Money makers: a brand for every occasion
DFM founder Jesse Lee has mastered the art of getting millennials to spend their cash.
American-South Korean Jesse Lee, 36, has found a way to get millennials to open their wallets, says Sheila Marikar in Bloomberg Businessweek. "People don't want to purchase everything from the same brand," says Lee. "You eat at Alma" (his critically acclaimed American restaurant), "you read Mirage" (his glossy photography magazine), "you shop on Basic Space" (his shopping app), "you learn about people on Westwood Westwood" (his lifestyle news site), "but they're all under different brands", he says.
Dub Frequency Media (DFM), founded by Lee eight years ago in Los Angeles, is part marketing, part public-relations company, and brands pay upwards of $100,000 to be featured in its outlets. It specialises in throwing parties with A-listers it was behind the after-party at the Grammy Awards this year, and counted Kanye West, Katy Perry, Justin Bieber and Ed Sheeran among the guests which gives businesses promoting products an air of glamour. There's no hand-wringing over editorial objectivity, Lee admits: "Quite honestly, millennials don't care."
Turning a profit from carpets
In its first months in 1992, Bernie de Le Cuona's textiles firm "was more swap-shop than fabric shop", says Matthew Caines in The Daily Telegraph. Cash-strapped, she sold her home furniture to create an office. "It was just me. I had no contacts or industry knowledge and, with no internet, I had to look people up in the Yellow Pages," she says. Originally from South Africa, de Le Cuona settled in Britain.
But it was while in India helping a friend with their carpet business that she was inspired to go into textiles: "I found people who were using really interesting, unorthodox techniques like how they would fold a stiff, hard fabric over an old log and beat it with battens to soften it." Back in the UK, she set out to replicate the look, importing yarn from the subcontinent, and fabrics from Europe.
Today, the company, headquartered in Windsor, Berkshire, has 45 staff and is projected to turnover £10m for the year ending March 2018, up from £8m the year before. Tragedy struck in 2016 when fraudsters stole more than £360,000. "Always be inordinately careful about what you say over the phone," de Le Cuona warns.
The American delivering better broadband to Britain
With its service-based economy, Britain can't afford to put up with sub-standard broadband architecture, Greg Mesch tells Simon Duke in The Sunday Times. The CityFibre founder blames BT for present failings. "The former state monopoly has run [fibre-optic cables] to many of its street cabinets, but the internet signal is carried from there to customers through decades-old copper wire," explains Duke.
"It is like coming off a motorway onto a pot-holed country lane." Earlier this month, CityFibre announced a deal with Vodafone to connect its internet services to five million British homes equivalent to a fifth of the population by 2025. CityFibre's shares jumped by a quarter onthe news.
Born and raised in Colorado, Mesch moved to Dublin in 1993, where he grew his first communications technology business, selling Esat Telecom to BT for £1.5bn in the early 2000s. By 2005, he had sold another company, this time based in the Netherlands and developed with his older brother, Gary, for another £1.5bn. In 2011, CityFibre was launched with its director of strategy, Mark Collins. "I've been digging up streets in Europe for 25 years," says Mesch. This time, the American has Britain's roads in his sights.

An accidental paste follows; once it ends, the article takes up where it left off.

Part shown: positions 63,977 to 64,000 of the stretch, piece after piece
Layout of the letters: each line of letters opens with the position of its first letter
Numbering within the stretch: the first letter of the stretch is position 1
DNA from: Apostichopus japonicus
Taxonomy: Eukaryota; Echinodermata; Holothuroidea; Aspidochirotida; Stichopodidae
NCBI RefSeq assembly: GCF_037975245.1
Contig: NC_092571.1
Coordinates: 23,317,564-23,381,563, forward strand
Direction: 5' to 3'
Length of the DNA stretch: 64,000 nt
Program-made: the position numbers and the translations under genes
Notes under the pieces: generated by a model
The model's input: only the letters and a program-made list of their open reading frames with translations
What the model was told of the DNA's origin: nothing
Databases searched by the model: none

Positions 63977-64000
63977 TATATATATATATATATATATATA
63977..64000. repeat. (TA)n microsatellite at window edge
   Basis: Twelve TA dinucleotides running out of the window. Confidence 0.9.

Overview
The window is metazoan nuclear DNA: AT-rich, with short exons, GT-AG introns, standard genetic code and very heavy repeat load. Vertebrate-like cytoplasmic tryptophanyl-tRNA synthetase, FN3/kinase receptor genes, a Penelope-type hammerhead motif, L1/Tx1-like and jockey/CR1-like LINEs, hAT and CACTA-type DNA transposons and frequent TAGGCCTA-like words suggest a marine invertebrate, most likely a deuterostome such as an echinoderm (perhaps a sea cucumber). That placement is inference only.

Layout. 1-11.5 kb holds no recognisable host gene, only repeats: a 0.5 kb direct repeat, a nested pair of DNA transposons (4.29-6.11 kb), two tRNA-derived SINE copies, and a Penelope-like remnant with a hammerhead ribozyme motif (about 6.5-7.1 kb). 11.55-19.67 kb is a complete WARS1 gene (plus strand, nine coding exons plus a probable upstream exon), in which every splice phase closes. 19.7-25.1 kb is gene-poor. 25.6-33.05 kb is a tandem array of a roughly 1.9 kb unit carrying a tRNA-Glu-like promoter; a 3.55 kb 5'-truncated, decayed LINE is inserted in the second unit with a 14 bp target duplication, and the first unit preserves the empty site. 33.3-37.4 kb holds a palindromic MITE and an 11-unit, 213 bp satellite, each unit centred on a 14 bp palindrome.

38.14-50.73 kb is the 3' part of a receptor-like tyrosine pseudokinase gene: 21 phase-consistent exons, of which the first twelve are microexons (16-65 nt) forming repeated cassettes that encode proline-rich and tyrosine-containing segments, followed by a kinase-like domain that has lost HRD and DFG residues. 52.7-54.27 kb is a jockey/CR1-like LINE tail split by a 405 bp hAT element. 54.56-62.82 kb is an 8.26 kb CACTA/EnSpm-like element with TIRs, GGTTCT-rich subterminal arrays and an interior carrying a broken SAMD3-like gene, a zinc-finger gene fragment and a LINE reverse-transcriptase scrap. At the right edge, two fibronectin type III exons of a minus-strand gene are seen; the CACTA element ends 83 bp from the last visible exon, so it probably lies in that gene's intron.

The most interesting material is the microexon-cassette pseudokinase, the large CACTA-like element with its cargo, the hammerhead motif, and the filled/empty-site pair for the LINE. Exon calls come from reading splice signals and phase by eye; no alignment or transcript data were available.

What's a turkey worth?
"Are you ready, Drumstick? OK? Drumstick, you are hereby pardoned!" So said Donald Trump on Tuesday. He was talking to a 36-pound turkey, whose life the US president had just spared in a tradition dating from 1989. Ruefully, the president added that White House officials had prevented him from undoing his predecessor Barack Obama's pardons. "Tater and Tot [Obama's spared birds], you can rest easy," he sighed.
Getting an alternative for the Trump table shouldn't cost the earth. A glut of turkeys in cold storage across America has driven down prices by two cents a pound compared with last year, notes Jennifer Calfas in Time. Thanksgiving meals are the cheapest they've been since 2013, costing on average $49.12 for a meal for ten, according to the American Farm Bureau 75 cents cheaper than 2016's average.
Gourmands will have to dig deeper, says Deener Shanker in Bloomberg Pursuits. Unlike the ubiquitous Broad Breasted White "bred for an extremely ample bosom" heritage turkeys are smaller, slower-growing, have better living conditions and have a more robust flavour. Naturally, that comes at a price. They cost $10 or more per pound, compared with an average last year of $1.42.
The higher prices have created a market in "fake" heritage turkeys ranging from birds that lack the proper (though not legally required) certification to cheaper birds marketed as "heirloom". Upmarket retailer Whole Foods is selling "heirloom" turkeys at $3 a pound. Its birds are a mix of breeds from the 1900s, including the American Bronze "not as extreme in form as modern Frankenturkeys", says the Heritage Turkey Foundation's Roger Mastrude. "But it was the first move towards them."